The trainman who uncoupled the caboose was aware that autos on both sides had been waiting for some minutes to cross the track and he separated the freight cars so as to leave an opening. Whether this was done for the convenience of the users of the highway or in order to facilitate the switching operation is immaterial, for in the absence of any warning from the railroad men, it furnished an opportunity, if not an invitation, to the persons waiting to cross the track. Persons on both sides of the track had this understanding for they immediately started to go. The leading automobile on the west side actually got on the main track but the driver, catching sight of the passenger train, was able to back off in time, while Long, whose view for a considerable part of the twenty-four feet was obscured by the caboose, did not stop within the short distance and the brief time available. His whole movement could not have lasted more than a few seconds. These persuasive circumstances are not offset by the fact that the danger signals continued to operate after the cars of the freight train were separated. The evidence shows that the presence of the standing caboose within a short distance of the crossing was sufficient to create this effect and that this fact was generally known. The trainmen on the freight were not without knowledge that the main track was constantly in use by other trains going at a high rate of speed, and since they performed the affirmative act of opening the freight train so as to provide a crossing for the automobiles and located the caboose so as to obscure Long's view of the track of the main line to the south and made no effort to ascertain whether the main track was clear, there was sufficient evidence to submit to the jury the issue of negligence on the part of the Railroad Company.
The case is not unlike Finch v. North Carolina R. Co., 195 N.C. 190, 141 S.E. 550, where the driver of an automobile on one of the two main streets of a town which ran parallel with the tracks of a railroad desired to cross the tracks at a grade crossing but found it blocked by a freight train and stopped six or eight feet from the tracks. Other vehicles were also waiting to cross. Two or three minutes later the conductor of the train caused it to be separated enough to clear the crossing and followed the moving portion of the train across the opening. The driver of the automobile started without looking or listening and was struck by a passenger train going at sixty miles an hour on a parallel track which the driver could not see because of the freight. There were no guards or signals at the crossing and the passenger train gave no notice of its approach. It was held that the question of the negligence of the Railroad Company and the contributory negligence of the driver of the automobile were for the jury under proper instructions as to whether the defendant's negligence was the proximate cause of the injury or the driver's negligence proximately contributed thereto. See also Brown v. Atlantic Coast Line R. Co., 208 N.C. 57, 179 S.E. 25.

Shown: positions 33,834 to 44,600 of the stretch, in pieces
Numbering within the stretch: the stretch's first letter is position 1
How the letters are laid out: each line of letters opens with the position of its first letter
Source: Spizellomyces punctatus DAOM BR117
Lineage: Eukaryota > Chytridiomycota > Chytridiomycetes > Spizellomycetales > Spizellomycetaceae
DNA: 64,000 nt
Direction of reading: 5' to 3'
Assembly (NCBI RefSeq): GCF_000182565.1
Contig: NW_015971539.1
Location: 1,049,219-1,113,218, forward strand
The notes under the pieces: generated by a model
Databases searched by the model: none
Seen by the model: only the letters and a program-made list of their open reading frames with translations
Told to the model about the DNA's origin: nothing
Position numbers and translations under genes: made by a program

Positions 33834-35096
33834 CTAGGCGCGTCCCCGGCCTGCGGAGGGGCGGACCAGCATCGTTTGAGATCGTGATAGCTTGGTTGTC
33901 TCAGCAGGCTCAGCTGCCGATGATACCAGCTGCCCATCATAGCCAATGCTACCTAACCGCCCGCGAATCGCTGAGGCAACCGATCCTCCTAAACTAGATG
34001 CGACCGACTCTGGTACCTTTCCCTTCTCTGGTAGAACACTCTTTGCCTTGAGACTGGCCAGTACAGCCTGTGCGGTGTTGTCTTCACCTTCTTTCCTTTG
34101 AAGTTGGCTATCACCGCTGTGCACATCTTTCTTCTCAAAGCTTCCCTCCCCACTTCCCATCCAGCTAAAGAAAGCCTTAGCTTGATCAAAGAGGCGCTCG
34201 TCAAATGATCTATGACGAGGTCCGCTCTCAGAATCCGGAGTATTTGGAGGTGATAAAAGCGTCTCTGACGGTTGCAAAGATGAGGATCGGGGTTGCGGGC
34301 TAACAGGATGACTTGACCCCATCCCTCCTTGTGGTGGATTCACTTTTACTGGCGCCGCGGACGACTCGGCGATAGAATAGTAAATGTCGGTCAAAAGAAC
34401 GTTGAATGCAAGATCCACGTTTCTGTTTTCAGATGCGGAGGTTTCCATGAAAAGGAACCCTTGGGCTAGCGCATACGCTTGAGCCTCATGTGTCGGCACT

The Railroad Company contends that the instant case is governed by decisions in North Carolina which announce the rule that the passive negligence of a railroad company in failing to keep a crossing in repair or a person who negligently leaves an obstruction on the highway will not give a right of action to a passenger in an automobile who is injured by the intervening active negligence of the driver. In such cases it is said that the gross negligence of the driver "insulates" the negligence of the defendant. See Smith v. Sink, 211 N.C. 725, 192 S.E. 108; Godwin v. Nixon, 236 N.C. 632, 74 S.E.2d 24; Herman v. Atlantic Coast Line R. Co., 197 N.C. 718, 150 S.E. 361; Hinnant v. Atlantic Coast Line R. Co., 202 N.C. 489, 163 S.E. 555; Reeves v. Staley, 220 N.C. 573, 18 S.E.2d 239. We think, however, that the instant case falls within the qualification of the rule which is stated in Powers v. S. Sternberg & Co., 213 N.C. 41, 44, 195 S.E. 88, 90, as follows: